France taken to EU rights court over stranded jihadist children

The grandparents of a three-year-old boy and his sister aged four, who were wounded and captured with their French mother after the fall of the Islamic State stronghold of Baghouz and who are currently stranded in a detention camp in north-east Syria, have begun legal action against the French state before the European Court of Human Rights for refusing to repatriate the three. 

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The grandparents of two children, stranded in a refugee camp in Syrian Kurdistan along with their jihadist mother, want Paris condemned for its refusal to allow the three to return to France, reports Radio France Internationale.

Lawyers for the grandparents claim that by deliberately refusing to repatriate the mother and her two children, all three sick, injured and extremely weak, France has deliberately exposed them to degrading and inhuman treatment, thus violating the European Convention of Human Rights.

The legal team also believes that another measure in the same convention guarantees that no national can be refused entry to the state of which he is a national. They will ask the European human rights tribunal to declare that the mother and her two children thus have an inalienable right to return to their own country.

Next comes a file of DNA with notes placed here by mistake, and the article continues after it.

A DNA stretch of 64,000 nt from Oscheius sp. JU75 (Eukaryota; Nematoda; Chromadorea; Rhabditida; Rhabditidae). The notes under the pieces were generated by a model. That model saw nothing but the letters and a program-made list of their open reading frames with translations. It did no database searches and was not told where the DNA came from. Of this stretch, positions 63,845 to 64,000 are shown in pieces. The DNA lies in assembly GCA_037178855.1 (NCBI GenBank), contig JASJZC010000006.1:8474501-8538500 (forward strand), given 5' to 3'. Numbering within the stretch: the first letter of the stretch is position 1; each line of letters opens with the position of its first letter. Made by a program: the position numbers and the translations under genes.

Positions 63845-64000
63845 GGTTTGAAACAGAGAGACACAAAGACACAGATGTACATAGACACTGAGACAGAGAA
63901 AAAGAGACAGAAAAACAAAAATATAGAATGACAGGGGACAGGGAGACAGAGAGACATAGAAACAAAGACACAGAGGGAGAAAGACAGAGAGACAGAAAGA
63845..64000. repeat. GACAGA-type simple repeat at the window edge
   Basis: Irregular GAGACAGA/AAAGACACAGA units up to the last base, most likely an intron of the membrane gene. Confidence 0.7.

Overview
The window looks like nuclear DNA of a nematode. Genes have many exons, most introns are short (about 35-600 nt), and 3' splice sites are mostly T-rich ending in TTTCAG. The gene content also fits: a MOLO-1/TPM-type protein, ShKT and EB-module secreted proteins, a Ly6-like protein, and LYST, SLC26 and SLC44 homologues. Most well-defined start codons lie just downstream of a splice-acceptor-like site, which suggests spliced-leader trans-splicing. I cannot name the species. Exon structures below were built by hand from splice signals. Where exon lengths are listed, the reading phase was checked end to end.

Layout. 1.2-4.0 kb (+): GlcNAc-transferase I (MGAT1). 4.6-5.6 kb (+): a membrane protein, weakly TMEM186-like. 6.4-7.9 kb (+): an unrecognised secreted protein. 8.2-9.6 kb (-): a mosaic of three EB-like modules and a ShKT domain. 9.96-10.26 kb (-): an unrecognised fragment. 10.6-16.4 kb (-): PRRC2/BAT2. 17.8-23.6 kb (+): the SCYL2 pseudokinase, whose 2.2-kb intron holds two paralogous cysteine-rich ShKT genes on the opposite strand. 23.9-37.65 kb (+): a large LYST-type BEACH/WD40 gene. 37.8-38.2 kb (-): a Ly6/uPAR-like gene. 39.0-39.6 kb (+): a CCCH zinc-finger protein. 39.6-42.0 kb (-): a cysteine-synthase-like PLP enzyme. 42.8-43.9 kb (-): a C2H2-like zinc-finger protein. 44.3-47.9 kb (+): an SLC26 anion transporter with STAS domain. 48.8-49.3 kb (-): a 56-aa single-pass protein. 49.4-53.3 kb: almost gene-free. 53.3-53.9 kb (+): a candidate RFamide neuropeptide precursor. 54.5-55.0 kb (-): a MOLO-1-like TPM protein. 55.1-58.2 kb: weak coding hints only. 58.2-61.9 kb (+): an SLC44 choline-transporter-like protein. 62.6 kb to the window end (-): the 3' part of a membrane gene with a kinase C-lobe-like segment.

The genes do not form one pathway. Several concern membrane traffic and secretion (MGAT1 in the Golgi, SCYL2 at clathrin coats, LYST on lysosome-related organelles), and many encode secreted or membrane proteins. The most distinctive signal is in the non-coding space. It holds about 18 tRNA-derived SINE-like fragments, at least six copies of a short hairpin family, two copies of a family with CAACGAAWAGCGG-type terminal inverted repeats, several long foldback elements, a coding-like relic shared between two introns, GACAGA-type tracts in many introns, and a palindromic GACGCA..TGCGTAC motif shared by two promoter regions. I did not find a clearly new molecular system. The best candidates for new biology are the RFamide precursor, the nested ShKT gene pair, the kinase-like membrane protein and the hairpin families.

The children are a three-year-old boy and his four-year-old sister. They were injured along with their mother in the battle for Baghouz, the last stronghold of Islamic State jihadists before it was taken by Kurdish-led forces.

They have been held for the last three months in the camp of Al-Hol in the north-east of the country where 73,000 people, including 12,000 foreigners are living, according to the United Nations.

The lawyers for the family say cholera, tuberculosis and dysentery are spreading in the camp.

Read more of this report from RFI.

 

 

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